- Oil prices fell to a six-week low on Friday amid fears of demand after Austria announced a nationwide lockdown.
- For the first time in more than a year, crude is on a deficit track for the fourth consecutive week.
- The Biden administration is looking at ways to cushion the jump in gas prices, the most consumers have paid at the pump in seven years.
Oil prices fell to a six-week low on Friday as the new Covid lockdown sparked demand concerns, as industry players signal a return to supply.
West Texas Intermediate crude futures for December delivery fell more than 4% to a session low of $75.37, a price not seen since Oct. The contract expires today, with the more actively traded contract for January delivery falling 3.8% to $75.44 per barrel.
International benchmark Brent crude futures traded as low as $78.15 for the first time since October 1.
WTI and Brent are both on losses for the fourth week in a row, their longest streak of weekly losses since March 2020.
WTI traded in the green earlier in the day but fell into negative territory following news of Austria’s lockdown. A demand rebound has been a key driver for oil’s recovery this year, and any signs that it may be melting will spook market participants.
“The market is still basically in a good shape, but if other countries follow Austria’s lead, the lockdown now poses a clear risk to it,” said Craig Erlam, Oanda’s senior market analyst. “A move below $80 could deepen the correction, possibly pulling the price back towards the mid-$70 zone,” he said.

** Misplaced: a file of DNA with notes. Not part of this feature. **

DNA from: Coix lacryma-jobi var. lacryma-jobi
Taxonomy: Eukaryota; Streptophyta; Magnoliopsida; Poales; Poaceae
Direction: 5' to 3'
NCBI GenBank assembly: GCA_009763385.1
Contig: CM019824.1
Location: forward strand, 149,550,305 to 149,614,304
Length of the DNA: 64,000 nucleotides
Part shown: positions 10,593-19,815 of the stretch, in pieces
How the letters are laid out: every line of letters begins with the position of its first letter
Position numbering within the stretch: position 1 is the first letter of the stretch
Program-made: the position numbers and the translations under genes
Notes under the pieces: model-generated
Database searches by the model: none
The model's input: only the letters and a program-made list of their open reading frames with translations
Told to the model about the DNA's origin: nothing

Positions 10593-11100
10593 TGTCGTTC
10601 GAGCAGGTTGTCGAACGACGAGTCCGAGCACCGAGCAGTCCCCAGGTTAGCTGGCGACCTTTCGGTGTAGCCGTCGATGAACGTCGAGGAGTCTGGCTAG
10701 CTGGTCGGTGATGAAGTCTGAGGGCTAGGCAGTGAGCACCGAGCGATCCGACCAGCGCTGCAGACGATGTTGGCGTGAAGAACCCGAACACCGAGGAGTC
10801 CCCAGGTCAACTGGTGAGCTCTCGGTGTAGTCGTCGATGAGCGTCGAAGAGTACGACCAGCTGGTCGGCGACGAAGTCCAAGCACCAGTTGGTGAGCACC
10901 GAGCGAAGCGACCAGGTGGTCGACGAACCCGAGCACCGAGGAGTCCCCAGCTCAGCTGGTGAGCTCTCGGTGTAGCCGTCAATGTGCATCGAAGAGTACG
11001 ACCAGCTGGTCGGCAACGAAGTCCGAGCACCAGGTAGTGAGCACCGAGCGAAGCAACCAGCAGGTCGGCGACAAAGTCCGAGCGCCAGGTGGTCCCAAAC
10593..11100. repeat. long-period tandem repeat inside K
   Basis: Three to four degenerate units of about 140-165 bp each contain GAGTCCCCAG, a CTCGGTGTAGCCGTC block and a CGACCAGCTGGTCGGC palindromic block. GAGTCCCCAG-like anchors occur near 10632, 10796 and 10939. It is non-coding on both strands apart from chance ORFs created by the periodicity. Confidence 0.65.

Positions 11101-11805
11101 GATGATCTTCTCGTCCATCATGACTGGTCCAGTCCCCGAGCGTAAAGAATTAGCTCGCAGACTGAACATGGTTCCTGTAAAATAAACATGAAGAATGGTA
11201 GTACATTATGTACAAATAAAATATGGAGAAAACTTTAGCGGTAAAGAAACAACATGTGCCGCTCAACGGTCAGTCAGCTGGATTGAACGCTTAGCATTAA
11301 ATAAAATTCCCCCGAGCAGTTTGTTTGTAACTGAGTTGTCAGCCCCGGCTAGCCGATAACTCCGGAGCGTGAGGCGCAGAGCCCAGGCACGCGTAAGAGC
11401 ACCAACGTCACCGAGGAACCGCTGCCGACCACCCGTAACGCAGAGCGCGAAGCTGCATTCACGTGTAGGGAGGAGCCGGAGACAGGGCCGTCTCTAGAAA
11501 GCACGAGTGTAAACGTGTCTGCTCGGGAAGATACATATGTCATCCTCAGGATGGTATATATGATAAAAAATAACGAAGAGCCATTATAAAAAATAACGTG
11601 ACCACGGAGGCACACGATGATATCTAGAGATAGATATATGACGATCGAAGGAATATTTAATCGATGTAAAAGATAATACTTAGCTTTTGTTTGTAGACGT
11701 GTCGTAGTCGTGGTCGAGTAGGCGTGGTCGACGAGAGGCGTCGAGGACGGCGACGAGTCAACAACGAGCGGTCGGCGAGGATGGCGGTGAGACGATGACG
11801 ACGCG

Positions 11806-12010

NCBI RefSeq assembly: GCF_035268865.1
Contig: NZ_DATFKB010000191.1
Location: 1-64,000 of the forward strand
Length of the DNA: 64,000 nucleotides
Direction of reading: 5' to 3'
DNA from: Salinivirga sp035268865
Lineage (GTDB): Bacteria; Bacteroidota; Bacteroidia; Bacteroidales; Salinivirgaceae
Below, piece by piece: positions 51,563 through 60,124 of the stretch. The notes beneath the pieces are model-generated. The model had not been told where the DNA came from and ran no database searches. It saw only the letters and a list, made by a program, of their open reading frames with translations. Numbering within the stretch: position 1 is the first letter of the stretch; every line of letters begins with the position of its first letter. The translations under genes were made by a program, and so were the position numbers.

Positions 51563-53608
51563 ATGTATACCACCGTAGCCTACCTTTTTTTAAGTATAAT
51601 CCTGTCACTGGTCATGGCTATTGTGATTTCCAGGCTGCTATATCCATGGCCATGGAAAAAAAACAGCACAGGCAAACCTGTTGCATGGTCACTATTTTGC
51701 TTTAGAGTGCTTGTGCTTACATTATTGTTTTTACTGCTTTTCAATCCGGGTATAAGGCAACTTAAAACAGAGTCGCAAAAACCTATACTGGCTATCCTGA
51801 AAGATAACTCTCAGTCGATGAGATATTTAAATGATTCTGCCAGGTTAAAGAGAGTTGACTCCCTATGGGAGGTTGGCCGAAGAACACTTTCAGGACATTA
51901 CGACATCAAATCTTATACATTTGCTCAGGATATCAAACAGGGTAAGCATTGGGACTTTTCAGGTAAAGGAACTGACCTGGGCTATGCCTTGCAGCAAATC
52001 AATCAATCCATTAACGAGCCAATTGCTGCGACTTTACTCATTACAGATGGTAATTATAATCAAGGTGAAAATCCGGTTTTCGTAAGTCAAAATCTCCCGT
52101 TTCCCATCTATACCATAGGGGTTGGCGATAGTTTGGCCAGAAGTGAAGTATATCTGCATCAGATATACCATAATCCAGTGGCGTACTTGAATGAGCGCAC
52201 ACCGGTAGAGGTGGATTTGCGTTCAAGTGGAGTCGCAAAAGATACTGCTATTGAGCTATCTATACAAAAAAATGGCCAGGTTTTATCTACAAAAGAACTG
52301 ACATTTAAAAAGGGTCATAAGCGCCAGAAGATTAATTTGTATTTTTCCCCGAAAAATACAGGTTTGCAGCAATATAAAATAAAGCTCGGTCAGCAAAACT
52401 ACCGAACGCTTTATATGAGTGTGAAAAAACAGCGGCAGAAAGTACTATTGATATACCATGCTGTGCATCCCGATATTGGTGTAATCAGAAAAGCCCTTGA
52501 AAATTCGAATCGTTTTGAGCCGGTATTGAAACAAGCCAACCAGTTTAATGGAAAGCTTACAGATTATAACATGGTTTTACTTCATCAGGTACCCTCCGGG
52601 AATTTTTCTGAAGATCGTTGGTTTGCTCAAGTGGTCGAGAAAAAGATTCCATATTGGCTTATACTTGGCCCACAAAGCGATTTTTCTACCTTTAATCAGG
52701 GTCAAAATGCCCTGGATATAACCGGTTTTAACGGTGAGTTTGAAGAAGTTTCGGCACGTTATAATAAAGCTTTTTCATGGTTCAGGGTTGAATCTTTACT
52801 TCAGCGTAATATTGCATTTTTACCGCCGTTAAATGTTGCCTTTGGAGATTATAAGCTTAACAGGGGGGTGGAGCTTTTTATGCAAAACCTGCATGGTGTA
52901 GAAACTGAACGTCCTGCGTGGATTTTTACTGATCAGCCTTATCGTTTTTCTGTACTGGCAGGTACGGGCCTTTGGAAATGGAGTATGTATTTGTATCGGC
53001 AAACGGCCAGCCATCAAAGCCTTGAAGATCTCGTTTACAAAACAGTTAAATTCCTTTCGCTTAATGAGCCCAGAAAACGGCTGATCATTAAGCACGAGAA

While Friday’s drop is the biggest drop for oil since July, the commodity has been trading lower for the past few weeks. The Biden administration has said repeatedly that it is exploring ways to ease the burden that high oil is putting on consumers as gas prices are hovering around seven-year highs. One option would be to exploit the Strategic Petroleum Reserve for administration.
“If the US presidential administration wants the attention of the oil market, it has now, because all eyes are on Washington whether it will proceed with China’s SPR release with a follow-up coordinated effort to put further downward pressure on oil prices.” Or not. Lewis Dixon, senior oil market analyst at Rystad Energy, said: “The US is publicly examining the oil market, especially OPEC+, after the summer to reduce supply and provide price relief. from, and other importing countries such as China, India and Japan. [are] Joining the chorus.”
That said, analysts note that the SPR likely won’t have a long-term impact of leaving oil.
UBS said in a November 5 note to customers, “While such a decision would drive prices down, SPR can only fill the gap during temporary production disruptions, cannot fix the structural issues of low investment and rising demand.” “
In addition to political adversity, oil is also facing increased supply pressure as producers, including the US, bring production online.
Oil continued to climb higher throughout 2021 with WTI hitting a seven-year high of $85.41 on October 25. Since then, it is down 11.5%. Despite recent weakness, US oil is still up 55% for 2021.